Why we drink
Usually, people who have developed an unhealthy relationship with alcohol are either running away from something or running towards something. Either way, they’re not happy with where they’re at right now or who they are right now.
When I was drinking, I was doing both. I was running towards a version of me I thought was more likeable, more sociable, more fun, more chilled, more dare-devil and more desirable. I was running away from the version of me I thought wasn't good enough, was awkward, shy, different, scared and undesirable. I certainly wasn't happy with who I was and drink helped me to feel like I was someone else. Someone who fitted in better.
Drink makes us feel better about ourselves. It makes us feel like we're managing life better. It helps us to act a part.
And then, over time, it stops working.
The challenge of stopping
When we stop drinking, we need to learn to get to know ourselves all over again. We need to learn our own value. We need to learn to love ourselves. If we don't do this, we run the risk of turning back to alcohol again because the same issues are still there.
Often, people say they can stop drinking relatively easily and that it’s the staying stopped that's the biggest challenge. At some point, after the initial wave of motivation, enthusiasm and determination for sober living has crashed and doubt has crept in, some people find themselves reaching back for the bottle as if they’re on automatic. It can seem like the easiest route to take when the road gets tricky.
This is because drinking has become an unconsciously embedded pattern of behaviour. The unconscious part of our minds is responsible for 90% of our thoughts, feelings and behaviours. We’re only really consciously choosing what to do, how to think and behave about 10% of the time. So, it’s no surprise that when we’re not paying attention, the unconscious part of us takes over and reverts to familiar patterns.
How to stay stopped
In order to “stay stopped” more easily, we need to learn to be happier with who we are so we no longer need to run anywhere. And, we also need to give the unconscious part of our minds some guidance and support. Some instruction. We need to get that powerful, unconscious part of us on board.
One of the ways we can do this is by choosing to use healthy and helpful language. Did you know that your unconscious believes what you tell it? If you tell yourself often enough that you can’t do this (whether it’s stopping drinking or completing a marathon) you’ll believe it and you’ll start to live your life as if it’s true.
From present to past
You can help your unconscious by replacing unhelpful phrases and words with more helpful ones, like shifting the tense you use from present to past:
I’ve got a problem with drink could become I’ve had an unhealthy relationship with drink and I'm changing it.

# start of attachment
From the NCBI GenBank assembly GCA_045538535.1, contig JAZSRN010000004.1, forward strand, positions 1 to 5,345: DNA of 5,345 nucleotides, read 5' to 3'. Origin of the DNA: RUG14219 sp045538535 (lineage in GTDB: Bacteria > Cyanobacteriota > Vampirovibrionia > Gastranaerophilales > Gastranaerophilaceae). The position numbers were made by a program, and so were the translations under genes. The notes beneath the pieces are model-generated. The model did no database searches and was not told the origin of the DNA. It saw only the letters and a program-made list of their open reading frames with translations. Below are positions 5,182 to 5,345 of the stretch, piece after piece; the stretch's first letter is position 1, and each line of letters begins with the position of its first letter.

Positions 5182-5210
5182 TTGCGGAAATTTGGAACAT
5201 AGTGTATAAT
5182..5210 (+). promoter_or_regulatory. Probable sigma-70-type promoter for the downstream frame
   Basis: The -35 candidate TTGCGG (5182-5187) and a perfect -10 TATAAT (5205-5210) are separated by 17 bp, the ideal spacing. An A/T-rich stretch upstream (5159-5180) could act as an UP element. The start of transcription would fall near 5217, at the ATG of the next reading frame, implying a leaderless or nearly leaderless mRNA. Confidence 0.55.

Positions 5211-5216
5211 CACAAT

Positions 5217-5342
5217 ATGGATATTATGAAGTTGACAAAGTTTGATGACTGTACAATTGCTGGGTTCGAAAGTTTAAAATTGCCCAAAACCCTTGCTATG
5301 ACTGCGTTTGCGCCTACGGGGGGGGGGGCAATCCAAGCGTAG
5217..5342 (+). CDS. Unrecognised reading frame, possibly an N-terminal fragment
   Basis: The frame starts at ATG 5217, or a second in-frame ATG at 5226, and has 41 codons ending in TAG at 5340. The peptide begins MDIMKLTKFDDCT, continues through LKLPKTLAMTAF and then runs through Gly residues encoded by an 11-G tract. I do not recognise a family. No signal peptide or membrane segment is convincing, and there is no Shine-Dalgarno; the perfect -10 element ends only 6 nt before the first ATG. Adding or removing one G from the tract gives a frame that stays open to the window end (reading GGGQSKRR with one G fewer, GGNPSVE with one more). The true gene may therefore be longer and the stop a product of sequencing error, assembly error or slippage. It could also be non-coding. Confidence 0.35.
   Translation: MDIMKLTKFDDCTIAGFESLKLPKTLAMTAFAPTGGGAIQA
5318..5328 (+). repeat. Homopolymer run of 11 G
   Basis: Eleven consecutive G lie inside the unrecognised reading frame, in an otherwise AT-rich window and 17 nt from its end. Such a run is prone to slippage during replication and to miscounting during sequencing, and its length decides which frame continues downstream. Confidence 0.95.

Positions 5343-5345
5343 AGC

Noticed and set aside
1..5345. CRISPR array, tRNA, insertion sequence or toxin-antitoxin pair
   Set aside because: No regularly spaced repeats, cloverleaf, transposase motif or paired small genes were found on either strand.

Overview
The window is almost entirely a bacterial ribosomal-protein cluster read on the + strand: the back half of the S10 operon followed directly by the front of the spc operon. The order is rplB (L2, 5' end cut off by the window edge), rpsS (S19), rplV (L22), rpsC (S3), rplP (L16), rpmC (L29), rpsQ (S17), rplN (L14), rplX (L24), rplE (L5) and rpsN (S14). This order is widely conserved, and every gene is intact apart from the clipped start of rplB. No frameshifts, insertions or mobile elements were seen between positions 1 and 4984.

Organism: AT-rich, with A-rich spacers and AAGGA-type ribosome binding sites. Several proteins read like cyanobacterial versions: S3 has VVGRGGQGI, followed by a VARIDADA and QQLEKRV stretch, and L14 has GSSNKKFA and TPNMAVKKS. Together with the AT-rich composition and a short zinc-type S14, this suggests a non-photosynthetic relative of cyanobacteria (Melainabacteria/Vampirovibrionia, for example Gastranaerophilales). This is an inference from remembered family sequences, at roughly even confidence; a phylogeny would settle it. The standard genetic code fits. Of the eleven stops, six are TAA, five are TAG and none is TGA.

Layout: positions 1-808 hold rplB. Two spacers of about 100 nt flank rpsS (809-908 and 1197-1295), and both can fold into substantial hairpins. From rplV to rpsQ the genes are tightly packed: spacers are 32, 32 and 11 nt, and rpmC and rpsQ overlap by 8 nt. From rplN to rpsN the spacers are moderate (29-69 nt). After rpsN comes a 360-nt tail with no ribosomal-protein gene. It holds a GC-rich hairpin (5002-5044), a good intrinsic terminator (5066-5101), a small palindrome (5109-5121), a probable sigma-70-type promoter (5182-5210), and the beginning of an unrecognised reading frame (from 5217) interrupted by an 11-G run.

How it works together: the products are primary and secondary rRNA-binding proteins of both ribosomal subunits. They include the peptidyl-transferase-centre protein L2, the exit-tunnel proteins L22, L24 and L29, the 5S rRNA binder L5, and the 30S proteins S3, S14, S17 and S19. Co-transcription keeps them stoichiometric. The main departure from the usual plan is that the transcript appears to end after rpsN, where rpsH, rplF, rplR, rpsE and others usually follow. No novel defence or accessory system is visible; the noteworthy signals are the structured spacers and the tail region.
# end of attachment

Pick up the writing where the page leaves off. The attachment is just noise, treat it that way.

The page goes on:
Notice that your unconscious believes what you say, so if you say something in the present tense (I’ve got…) it believes that this is true for you right now. If you say something in the past tense (I’ve had…) it starts to think that might not be true for you anymore.
Using tense is a powerful tool when you’re changing a deeply embedded and unhealthy habit. Instead of referring to a problem as being current, you can refer to the old problem or “the problem I used to have”. The more you do this, the more your unconscious will start to file away that problem state as something in your past and no longer true for you. This, in turn, makes it much easier for you to create and stick with new habits.
The power of when
Using the word “when” can also help to train your unconscious.
I’m never going to be able to live life sober – I feel trapped becomes When I’m living life sober, I’ll no longer feel trapped.
Which one sounds more positive and uplifting?
By using the word "when" like this, you are implicitly assuming that at some point you will be living life sober and no longer feeling trapped. This helps your unconscious to understand that this is now a possible, if not probable, future outcome. It then starts reacting and responding as if it's true.
If I stop drinking, I can get healthy again becomes When I stop drinking, I can get healthy again.
Which one sounds stronger and presumes success?
The word "if" implies that what is being suggested might never happen.
How many times do you hear people saying "If I have time, I'll ..." and you know the " ... " will never happen. Whereas as soon as you hear "when", you know it's happening, it's just a case of when.
A starting point is to use the past tense when you’re referring to your old patterns of behaviour around drink and to use the word “when” when you’re referring to how you’d like to live your life. Simply doing this will help your unconscious mind to start shifting what it believes about what’s possible for you. And, this will make it much easier for you to stay stopped in moments of challenge.
Make a list of all the phrases you could use to describe your old unhealthy behaviour with alcohol and start to practise saying them. Then, do the same for "When statements" about what your successfully sober life looks like.
Enlisting the power of the unconscious enables you to stay resiliently sober, which, in turn, gives you the opportunity to work through some of the issues that led you to an unhealthy relationship with alcohol in the first place and allows you to move towards a place where you can finally be happy with who you are.
Doesn't that sound good?